FROM HERE TO MATERNITY
Tenny and I understand the appeal of a beach day, lounging with a drink in hand and paddling in the sea. But just occasionally the process of getting there can take an uncomfortable turn toward moral failure, like the time we boarded a tender for the 10-minute trip over to Grand Cayman.
A beautiful young woman dressed in a wedding gown boarded after us, and we smiled, thinking of our own starry-eyed wedding day. She sat across from me while her husband-to-bed, dressed in jeans, a T-shirt and sandals, sat next to her, and a young boy sat next to him. We beamed at them, happy for the joyous union that would take place on the island that afternoon.
The bride did not share our joy. In fact, she looked awful. Pale, sweaty, nauseous, she sat with her head in her hand, looking more like a girl who had stayed up far too late and drank far too much than a woman about to commit herself for life to the man she loved.
“Don’t worry about her,” The groom idly scratched at a thick tuft of hair curling out from the bottom of his T-shirt. “She had her Bachelorette party last night and she’s got a hang-over.”
This did not come as good news to me considering I was well within the ‘splash zone’ and tenders bob in a stomach-rolling way. Her un-bride-like moans of distress did nothing to alleviate my suffering. Her discomfort was self-induced, but what had I done to deserve this?
“Shut up!” she snapped. “You can hardly call it a Bachelorette party if no one shows up.”
“At least you made friends with the bartender,” he shot back.
They didn’t appear as blissful as most couples on their wedding day, so I tried to distract her until we were safely docked. “Are you getting married on the island?”
Had she replied with “No, I always dress like this,” I would have deserved it.
Instead, she said, “Yeah. That’s the real problem. God, I’m so nervous! I can’t believe I’m going through with this. But everyone’s here. There’s nothing I can do about it now. I’m just so f**king nervous!”
Her fiancée heard every word, but instead of reassuring her or being offended at the knowledge she was positively awash in regret, he laughed. “Don’t worry, in another few months you’ll be knocked up, if you aren’t already, and you can get down to the business of washing my underwear and making my meals, like a good little wifey.”
Now, this was bold on his part. Not only because every woman within earshot wanted to kill him outright, but also because he was no catch. There he was, on his wedding day, wearing an outfit less formal than anything Tenny would wear to mow the lawn.
“Are you going to change into a suit on the island?” I asked, hoping for one shred of decency.
“Hell, no! It’s not as if this is the first time I ever got married. This here one is number four.” Helpmate Harry jabbed his thumb at his betrothed. “It’s her first time, so I let her play dress-up.”
We’re firm believers that every person is worthy of love and companionship, but they do have to make at least the minimum effort at being a decent human being. This over-inflated ego machine was no Prince Charming, and he had to—HAD to!—know he was getting a trophy wife, at least in the looks department.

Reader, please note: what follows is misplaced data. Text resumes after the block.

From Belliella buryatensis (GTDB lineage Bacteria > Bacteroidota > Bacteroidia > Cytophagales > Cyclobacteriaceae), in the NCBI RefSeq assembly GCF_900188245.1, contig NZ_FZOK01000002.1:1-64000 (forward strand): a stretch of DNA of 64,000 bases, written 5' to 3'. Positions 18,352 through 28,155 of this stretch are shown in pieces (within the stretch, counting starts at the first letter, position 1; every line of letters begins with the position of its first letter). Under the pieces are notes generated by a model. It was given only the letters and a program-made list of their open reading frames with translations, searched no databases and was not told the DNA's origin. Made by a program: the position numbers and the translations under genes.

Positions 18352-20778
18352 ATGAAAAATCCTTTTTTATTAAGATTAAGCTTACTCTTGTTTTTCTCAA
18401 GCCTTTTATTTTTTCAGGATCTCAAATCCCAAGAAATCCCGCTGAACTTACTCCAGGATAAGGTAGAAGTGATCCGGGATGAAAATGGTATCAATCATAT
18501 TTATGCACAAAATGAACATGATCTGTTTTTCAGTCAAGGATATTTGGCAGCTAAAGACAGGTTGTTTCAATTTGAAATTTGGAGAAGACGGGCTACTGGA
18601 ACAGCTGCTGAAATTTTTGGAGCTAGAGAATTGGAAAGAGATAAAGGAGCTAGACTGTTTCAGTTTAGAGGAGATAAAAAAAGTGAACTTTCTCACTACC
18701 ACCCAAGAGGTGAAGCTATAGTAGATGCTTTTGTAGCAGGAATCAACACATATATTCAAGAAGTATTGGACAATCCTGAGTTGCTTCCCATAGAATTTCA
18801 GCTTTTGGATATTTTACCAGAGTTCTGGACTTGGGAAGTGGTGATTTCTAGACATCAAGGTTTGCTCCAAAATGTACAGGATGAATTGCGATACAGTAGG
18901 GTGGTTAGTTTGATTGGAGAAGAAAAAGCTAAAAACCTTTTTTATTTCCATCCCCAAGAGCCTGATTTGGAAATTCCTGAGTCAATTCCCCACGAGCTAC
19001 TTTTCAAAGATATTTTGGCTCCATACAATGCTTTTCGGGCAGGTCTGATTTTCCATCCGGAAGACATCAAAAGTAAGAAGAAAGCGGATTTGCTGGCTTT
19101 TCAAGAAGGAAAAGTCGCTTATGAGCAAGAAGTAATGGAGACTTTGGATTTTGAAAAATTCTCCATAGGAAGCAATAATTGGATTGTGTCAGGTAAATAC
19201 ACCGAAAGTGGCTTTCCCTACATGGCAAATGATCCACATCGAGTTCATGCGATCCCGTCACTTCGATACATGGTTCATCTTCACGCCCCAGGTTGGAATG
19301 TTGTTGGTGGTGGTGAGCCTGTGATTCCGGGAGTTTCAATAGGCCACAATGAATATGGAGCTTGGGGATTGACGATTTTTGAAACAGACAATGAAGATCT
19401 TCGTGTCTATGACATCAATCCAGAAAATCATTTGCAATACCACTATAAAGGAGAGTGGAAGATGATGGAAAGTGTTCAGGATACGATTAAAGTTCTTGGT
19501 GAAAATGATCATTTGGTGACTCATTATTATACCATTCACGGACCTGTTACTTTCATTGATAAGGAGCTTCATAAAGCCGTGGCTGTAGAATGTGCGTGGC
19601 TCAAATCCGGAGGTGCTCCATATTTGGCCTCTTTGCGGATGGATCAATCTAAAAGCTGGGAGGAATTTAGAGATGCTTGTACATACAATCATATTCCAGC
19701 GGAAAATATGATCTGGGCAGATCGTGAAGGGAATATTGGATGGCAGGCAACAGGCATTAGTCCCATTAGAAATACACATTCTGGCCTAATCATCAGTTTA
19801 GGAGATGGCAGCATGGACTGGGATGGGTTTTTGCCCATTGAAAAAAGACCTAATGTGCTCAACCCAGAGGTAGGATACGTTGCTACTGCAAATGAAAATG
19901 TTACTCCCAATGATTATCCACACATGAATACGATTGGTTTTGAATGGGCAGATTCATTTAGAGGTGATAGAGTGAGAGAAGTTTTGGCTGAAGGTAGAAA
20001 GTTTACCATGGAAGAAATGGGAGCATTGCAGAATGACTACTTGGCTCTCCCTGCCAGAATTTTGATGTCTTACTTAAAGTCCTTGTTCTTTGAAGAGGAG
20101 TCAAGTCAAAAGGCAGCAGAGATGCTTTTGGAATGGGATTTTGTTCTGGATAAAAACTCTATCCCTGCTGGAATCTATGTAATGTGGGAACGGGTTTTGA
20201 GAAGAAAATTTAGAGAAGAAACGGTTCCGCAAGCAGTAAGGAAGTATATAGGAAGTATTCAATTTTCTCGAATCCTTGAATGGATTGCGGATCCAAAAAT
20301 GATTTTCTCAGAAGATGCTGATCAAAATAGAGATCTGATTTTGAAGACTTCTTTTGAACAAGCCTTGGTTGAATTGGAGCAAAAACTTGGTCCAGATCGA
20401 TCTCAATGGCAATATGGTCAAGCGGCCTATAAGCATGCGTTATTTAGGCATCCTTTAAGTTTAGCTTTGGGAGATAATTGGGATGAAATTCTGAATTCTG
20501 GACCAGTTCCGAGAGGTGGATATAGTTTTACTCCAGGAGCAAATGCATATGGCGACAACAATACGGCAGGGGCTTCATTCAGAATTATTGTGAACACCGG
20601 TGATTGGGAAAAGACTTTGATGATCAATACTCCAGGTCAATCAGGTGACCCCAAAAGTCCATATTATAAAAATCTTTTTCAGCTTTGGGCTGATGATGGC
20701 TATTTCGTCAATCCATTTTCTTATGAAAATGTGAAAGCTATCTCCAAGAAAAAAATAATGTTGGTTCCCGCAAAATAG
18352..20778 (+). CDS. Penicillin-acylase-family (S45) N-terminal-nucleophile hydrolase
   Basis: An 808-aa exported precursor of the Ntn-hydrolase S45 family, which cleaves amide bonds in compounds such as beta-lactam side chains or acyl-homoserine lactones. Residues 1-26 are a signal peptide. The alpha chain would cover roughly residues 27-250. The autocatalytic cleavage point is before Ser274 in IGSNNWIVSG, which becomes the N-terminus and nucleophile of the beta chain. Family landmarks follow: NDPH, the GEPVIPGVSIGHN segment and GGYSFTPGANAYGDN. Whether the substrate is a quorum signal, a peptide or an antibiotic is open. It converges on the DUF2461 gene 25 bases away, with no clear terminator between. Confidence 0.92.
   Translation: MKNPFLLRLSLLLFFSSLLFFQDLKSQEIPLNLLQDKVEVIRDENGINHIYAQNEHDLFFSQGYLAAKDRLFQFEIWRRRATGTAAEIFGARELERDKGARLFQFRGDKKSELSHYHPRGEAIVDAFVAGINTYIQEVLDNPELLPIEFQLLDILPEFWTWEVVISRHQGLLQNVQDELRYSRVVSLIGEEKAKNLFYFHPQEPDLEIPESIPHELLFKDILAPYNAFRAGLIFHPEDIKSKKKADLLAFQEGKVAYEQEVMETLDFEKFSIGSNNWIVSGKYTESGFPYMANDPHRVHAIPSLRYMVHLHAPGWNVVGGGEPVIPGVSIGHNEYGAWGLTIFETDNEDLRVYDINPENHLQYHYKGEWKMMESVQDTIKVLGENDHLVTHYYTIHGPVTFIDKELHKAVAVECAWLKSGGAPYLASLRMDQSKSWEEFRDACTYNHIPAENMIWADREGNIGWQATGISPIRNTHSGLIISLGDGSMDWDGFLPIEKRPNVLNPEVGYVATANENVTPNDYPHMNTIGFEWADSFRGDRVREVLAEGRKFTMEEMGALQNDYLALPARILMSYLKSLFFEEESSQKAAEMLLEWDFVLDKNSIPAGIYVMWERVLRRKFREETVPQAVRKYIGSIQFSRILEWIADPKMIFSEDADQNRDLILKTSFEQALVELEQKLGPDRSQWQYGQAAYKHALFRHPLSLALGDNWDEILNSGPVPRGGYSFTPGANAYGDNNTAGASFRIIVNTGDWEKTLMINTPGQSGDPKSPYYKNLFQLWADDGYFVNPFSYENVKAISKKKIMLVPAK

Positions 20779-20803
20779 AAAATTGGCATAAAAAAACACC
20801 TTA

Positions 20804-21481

He should have been treating her like a queen. Instead, he kept up the abusive banter, every word of it heard by the young boy sitting next to him. The boy who would be his step-son by the end of the day.
I should have said, “Honey, it’s not set in stone until you say those vows and sign that paper. Run!” But I was afraid it would be the final gut-punch that would put her over the edge, not so much from Here to Eternity as From Here to Maternity.
Instead I said, “Everyone’s nervous on their wedding day. But think of the beautiful ceremony you have planned! Do you have a lot of family with you? Is the wedding going to be on the beach? Did you organize it through the ship?” I was rambling, I knew it, but I couldn’t stop. I wanted her to talk about the fun part so she would stop moaning and thinking about the colossal mistake she was about to make.
She made it over to the island without soiling my shoes or her dress, but it was of little comfort. There she was, a young, stupid girl who suddenly had the smarts to realise she was plunging head-first into a pit of despair and regret. But no one took her hand and led her and her son off that tender, helping them find their way back to a future that might hold joy and a good man who would love them.
I felt pangs of remorse for being a lousy friend to her in her moment of need. But I justified it by thinking a girl who can throw herself a Bachelorette party on the eve of her wedding and slug back four or five stiff martinis wasn’t going to listen to some stranger wearing a sundress and a poorly disguised look of fear.
Besides, she’d probably heard it from her mother since the day she brought him home, a thought that made me feel even worse. Perhaps she had learned by example and I was just one more in a guilty line of women who had failed her.
But the feeling passed once we parted company. Against the backdrop of sultry Grand Cayman, we took each other’s hand and soaked up our own little slice of paradise in a place best enjoyed by lovers.
Treadwell & Tenny